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What is the cheapest and best method to convert 12v(14)<->5V(3.3)? Need to connect Arduino to a car.

I need logical shifter not buck converter to connect Arduino to car 12v circuit. I would like to control electrical equipment of car by Arduino. For example, I want to connect input pin to heater, when heater is on from 12v circuit I get HIGH 12v signal which processes by Arduino, but like everyone knows, Arduino can handle only 5/3.3V. Then Arduino going to change state of equipment by connecting optocoupler/relay/transistor to button(of elect. equip.) and will act like physical press. P.P.S I know that more clever to hack and control by CAN bus. But not all eq. are connected to CAN bus and it`s a little bit risky but I'm working on it as well. I'm looking for best low cost solution. I have found it on ebay . Will it work like I want? Offer DIY solutions as well.

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    You're asking for an oxymoron there - "cheapest and best"? You can have the cheapest or you can have the best - which do you want? You can't have both. I think you mean "which is the best low-cost method" – Majenko Jan 23 '16 at 11:49
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    And what in the car are you trying to connect to? To do what? – Majenko Jan 23 '16 at 11:50
  • @Majenko, or something cost effective. Though, in this case it either works, or not. So any working low-cost method will do? But, this is more of a shopping question in this state. I believe anyone could/should make the call for himself when buying something. Your second point is spot on. – Paul Jan 23 '16 at 11:53
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    Use a car phone-charger. Especially if you plan to use it in a car, as the voltage in a car can fluctuate, and have huge spikes. – Gerben Jan 23 '16 at 15:59
  • It would help us to know if your goal is to power the Arduino or to condition signals from the car so that they can be read by the Arduino. Since you're asking about a "logic level converter" I'm assuming it is the later. This could be a good question, please come back and clarify / add more information. – dlu Jan 24 '16 at 19:49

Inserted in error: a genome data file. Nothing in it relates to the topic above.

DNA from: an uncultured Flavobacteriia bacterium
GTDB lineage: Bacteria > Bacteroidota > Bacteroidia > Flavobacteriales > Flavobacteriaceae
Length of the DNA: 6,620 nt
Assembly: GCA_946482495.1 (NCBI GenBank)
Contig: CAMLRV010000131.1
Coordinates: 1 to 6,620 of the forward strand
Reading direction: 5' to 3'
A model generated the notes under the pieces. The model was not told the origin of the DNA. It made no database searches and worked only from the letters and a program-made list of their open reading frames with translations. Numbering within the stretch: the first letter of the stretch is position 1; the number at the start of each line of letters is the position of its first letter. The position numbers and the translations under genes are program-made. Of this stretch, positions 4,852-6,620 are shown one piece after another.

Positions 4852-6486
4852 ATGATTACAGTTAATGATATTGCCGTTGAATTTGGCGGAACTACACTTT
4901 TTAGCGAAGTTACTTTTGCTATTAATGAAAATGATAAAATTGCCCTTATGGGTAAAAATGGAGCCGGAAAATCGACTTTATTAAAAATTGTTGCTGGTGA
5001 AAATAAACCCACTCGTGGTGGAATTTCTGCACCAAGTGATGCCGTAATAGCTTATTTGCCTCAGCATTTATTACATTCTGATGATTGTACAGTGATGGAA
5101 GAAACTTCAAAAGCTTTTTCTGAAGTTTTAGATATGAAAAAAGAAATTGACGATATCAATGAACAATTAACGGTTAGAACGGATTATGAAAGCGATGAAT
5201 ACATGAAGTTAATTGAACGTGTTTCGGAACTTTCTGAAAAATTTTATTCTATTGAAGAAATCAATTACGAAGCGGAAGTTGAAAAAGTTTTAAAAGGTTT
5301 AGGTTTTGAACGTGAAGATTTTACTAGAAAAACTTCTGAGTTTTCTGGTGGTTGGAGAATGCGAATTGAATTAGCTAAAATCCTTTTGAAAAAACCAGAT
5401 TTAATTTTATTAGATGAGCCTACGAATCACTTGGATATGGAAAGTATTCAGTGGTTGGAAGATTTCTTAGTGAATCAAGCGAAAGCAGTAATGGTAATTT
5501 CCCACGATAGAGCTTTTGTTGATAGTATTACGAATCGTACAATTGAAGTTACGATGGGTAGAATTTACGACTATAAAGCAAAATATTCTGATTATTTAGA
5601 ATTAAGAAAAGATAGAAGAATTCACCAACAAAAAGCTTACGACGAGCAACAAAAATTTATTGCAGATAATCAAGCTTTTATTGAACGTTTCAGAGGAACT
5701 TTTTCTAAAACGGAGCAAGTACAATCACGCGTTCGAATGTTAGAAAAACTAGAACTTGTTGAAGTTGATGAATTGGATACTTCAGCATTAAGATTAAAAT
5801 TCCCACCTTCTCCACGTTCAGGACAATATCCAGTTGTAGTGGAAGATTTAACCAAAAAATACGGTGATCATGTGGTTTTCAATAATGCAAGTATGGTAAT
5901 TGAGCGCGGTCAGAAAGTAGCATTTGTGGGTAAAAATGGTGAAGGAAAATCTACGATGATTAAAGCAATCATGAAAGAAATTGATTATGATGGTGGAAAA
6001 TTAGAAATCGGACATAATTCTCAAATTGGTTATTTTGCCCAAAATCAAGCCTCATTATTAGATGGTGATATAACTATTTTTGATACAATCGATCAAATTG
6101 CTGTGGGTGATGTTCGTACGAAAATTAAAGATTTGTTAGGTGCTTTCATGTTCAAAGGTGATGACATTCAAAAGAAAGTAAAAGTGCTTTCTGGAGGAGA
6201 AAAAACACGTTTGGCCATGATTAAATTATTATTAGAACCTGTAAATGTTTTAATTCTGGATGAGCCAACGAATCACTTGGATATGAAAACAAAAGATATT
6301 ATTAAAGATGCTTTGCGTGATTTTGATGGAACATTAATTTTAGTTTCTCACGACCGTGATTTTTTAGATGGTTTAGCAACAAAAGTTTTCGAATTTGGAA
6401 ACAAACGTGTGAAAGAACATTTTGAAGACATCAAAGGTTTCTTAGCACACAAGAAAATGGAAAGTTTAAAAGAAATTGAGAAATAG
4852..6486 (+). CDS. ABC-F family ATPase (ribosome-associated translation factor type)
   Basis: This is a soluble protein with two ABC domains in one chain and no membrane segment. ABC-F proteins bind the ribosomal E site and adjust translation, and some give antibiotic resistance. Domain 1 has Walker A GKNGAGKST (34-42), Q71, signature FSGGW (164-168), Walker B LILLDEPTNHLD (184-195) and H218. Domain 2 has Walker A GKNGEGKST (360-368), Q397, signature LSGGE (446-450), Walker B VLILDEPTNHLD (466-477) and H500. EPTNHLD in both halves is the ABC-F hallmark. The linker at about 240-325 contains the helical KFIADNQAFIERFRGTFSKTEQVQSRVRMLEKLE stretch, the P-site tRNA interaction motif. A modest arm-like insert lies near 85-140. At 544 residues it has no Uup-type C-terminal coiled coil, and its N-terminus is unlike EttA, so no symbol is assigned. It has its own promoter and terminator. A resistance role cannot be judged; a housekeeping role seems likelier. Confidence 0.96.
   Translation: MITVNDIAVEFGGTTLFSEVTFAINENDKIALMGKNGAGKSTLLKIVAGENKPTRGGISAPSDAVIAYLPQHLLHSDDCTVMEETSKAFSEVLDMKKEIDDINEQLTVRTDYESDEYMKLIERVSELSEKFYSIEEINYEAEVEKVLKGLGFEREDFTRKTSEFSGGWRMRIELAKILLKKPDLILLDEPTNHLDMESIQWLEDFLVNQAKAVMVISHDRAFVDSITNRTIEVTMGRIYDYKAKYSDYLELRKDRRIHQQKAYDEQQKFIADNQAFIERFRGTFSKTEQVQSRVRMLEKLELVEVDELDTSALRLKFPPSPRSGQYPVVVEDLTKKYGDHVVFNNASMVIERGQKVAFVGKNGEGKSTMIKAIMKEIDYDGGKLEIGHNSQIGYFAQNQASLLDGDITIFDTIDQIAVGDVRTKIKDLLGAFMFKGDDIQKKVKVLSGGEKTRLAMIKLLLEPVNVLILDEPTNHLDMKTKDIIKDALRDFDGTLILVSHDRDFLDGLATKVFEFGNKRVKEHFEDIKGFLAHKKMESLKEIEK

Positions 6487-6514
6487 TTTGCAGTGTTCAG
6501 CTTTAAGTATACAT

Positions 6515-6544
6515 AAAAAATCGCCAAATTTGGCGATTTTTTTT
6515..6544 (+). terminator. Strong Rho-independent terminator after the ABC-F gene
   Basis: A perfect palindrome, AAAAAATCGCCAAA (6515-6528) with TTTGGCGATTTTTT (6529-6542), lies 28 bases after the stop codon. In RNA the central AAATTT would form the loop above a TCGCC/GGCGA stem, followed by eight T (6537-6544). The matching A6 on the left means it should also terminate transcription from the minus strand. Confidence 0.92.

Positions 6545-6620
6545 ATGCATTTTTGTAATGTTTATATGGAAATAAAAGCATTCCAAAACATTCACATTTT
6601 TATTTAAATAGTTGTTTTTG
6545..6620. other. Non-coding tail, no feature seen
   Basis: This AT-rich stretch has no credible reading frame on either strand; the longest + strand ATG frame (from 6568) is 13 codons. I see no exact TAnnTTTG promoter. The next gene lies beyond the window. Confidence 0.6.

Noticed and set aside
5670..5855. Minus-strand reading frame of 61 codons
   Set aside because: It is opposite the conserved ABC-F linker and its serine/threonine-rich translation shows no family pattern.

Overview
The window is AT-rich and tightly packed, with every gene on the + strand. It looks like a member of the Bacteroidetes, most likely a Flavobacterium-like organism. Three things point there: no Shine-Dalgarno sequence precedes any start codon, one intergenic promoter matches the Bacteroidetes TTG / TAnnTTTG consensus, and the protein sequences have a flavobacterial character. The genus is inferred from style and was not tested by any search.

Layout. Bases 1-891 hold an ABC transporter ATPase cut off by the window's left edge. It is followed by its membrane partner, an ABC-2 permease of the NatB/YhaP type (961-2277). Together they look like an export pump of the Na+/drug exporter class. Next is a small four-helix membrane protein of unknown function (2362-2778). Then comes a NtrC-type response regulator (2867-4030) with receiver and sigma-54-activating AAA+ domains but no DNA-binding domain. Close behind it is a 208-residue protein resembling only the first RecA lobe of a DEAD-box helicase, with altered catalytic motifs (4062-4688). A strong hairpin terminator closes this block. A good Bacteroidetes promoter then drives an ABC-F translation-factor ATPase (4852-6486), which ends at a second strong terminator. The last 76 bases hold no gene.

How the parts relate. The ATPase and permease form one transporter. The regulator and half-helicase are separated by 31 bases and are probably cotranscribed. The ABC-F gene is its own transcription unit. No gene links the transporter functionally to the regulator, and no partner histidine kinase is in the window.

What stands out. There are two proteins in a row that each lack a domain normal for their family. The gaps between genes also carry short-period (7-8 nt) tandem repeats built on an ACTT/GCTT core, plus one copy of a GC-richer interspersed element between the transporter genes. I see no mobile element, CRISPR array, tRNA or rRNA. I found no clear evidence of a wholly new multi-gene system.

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Ok, so... I can see your question is a bit obscure, so I'll try to cover a generic approach.

  1. Power If you need to power the arduino, you can get a cheap car USB adapter. If you want a "solderable" solution, I'd avoid linear regulators (such as a 7805)and go with a cheap switching module. For low power applications I usually buy some modules called mini360 (for instance here is a link from aliexpress) which are cheap and ok for even some hundreds of milliamps. You FIRST turn the potentiometer to set the output voltage (checking with a multimeter) and THEN connect the arduino to it.

  2. Get status If you need to get the status of something (e.g. whether the lamp is on or off) you have to analyse the circuit. If you have to detect if either 12V or GND are applied, you can solve the problem with a voltage divider. But if the lamp is always connected to 12V and then the GND side is he controlled one then you will always force a (small) current inside it. If this is the case, maybe an optocoupler is the best solution. If the signal is a PWM maybe you need some filtering, if it is a digital wire maybe it is already at the correct voltage, .... You have to figure out what is the best solution for you

  3. Set status If you need to control something (e.g. turn on a light) your best bet is to use a 5V relay. There are plenty of them, even modules with the transistor and diode necessary to control them with an arduino.

Here are some ideas and rough schematics for the three points

schematic

simulate this circuit – Schematic created using CircuitLab